A corporate identity is for inspiring trust, recognition, and admiration for a company or product and it's up to the designer to create a logo that will do its job and do it well. The corporate identity should identify a company's goals, values, and personality. The logo is one of the more important pieces of the corporate identity, it should be describable, memorable, and most of all usable! Keep these basic tips in mind when starting a corporate identity logo project.
1. Logomark or logotype? Logo marks are self-contained symbols that use unique shapes and graphics to convey the nature of a business. They can be initials or pictorial and suggest the product or service. In either case, a logo mark should be executed simply. Logotypes are usually less abstract and are composed of the letterforms for the company name. Special care should be taken in selecting a typeface that evokes emotion and gives the logo a unique, immediately recognizable shape. Some logotypes include an embellishment to part of a letter or the changing of a color used in a letter or word. A tagline should be considered, but not as part of your logo. A tagline is the phrase or words that describe a company or the company's mission. Generally stated, taglines are featured under or around the logo. Wordy taglines create visual clutter and may require a small font that could become illegible when reduced, so avoid a lengthy tagline when possible. It's always better to have that ever-so-clever tagline as a separate element that can be added when appropriate and won't interfere with logo integrity.
2. Sketch out your ideas. Assuming you have done all your research, you have a clear definition of the target audience and the problem, and the client has approved the creative brief, now it's time for the designer (design team) to go to the drawing board or conference room and brainstorm ideas. Start with words, images, broad concepts, write or sketch them out quickly. Next, pick half a dozen or so of the strongest concepts and start exploring variations and expanding on themes. Consider form, composition, spatial relationships and proportion as well as possible type treatments. Resist the urge to jump on the computer right away—it's easy to get caught up in the fancy tools and forget the basics. Special effects and filters such as drop shadows glow, and lens flares, are too tempting. Remember first and foremost the logo needs to communicate the brand message to the customer.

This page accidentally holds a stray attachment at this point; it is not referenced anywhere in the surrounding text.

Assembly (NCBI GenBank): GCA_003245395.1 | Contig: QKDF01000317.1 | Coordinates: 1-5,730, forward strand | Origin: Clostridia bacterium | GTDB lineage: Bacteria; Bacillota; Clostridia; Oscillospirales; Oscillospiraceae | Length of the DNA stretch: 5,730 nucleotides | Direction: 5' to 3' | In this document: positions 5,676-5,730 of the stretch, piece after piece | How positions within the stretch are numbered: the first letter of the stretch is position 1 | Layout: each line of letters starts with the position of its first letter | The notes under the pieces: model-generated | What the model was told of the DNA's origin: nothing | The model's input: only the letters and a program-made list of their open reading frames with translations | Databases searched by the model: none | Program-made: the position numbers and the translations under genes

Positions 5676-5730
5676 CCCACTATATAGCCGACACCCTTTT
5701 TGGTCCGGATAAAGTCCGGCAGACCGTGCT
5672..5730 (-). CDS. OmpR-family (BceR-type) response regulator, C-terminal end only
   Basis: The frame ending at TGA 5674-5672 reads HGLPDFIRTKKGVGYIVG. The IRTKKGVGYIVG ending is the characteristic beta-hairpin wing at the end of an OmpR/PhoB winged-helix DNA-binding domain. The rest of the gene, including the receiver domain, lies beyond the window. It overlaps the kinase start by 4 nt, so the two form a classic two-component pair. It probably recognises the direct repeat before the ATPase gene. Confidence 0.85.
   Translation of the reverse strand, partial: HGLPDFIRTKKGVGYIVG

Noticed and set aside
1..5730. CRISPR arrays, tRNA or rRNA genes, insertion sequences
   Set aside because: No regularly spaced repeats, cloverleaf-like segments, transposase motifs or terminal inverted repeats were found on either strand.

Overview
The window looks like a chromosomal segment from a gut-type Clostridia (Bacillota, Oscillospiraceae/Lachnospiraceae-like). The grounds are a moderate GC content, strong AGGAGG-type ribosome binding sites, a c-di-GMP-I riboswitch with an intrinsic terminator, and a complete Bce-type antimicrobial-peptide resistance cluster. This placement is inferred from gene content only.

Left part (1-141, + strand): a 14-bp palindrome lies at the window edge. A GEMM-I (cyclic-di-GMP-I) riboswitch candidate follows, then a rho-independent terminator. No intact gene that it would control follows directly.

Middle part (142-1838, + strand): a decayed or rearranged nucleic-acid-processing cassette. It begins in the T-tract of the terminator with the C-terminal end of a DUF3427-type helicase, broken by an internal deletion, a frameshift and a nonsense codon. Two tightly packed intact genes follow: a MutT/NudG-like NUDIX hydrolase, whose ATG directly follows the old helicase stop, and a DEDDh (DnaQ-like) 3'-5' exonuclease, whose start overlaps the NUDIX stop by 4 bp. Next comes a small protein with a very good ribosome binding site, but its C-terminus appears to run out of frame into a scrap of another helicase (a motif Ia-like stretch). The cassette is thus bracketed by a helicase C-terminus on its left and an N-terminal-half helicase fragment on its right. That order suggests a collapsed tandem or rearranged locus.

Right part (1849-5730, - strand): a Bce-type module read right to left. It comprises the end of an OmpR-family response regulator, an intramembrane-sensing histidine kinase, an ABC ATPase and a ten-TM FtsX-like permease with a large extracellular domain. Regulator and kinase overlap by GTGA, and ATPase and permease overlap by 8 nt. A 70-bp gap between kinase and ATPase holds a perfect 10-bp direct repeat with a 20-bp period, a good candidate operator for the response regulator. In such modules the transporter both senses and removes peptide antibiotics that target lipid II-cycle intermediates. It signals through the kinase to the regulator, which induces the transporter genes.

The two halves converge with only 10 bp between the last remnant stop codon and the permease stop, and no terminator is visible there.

3. Save the color for later. Start simple and start in black. Designing a logo in black and white is good design sense. It forces the logo to lean more heavily on form, pattern, and composition. And if it can't lean on those elements, it will simply fall over. It's the best test of a strong identity and mark of a good logo when it can be stripped of color and still work. A logo should be easily and immediately deciphered at any size, whether reduced to fit a business card, shown for a brief second on television or larger than life on signage. Color should be secondary during the initial phases of design and critical during reproduction. A logo that requires color to hold the design together is not a strong logo. Logos that rely too much on color tend to blend together when printed or displayed in smaller sizes.
4. Keep it simple. Identities need to have an instant impact. If the logo needs to be deciphered, there's probably little chance it will communicate the essence of your company, service or product quickly and effectively. A logo should tell a story about the history, quality, and type of products or services, but how a logo will be used is a determining factor for the physical look. The products or collateral the logo will be placed on, and the amount of time the viewer has to interact with it, are also important factors to consider as you design. While it's nice for a logo to have some underlying meaning (i.e., this color represents growth and this dot represents the product), try not to over think it and become too complex. An overly complicated logo is not a pretty sight and can be difficult or costly to reproduce. The most memorable logos are also the most simple. Too many elements and colors all professing to mean something might not mean a thing at first glance.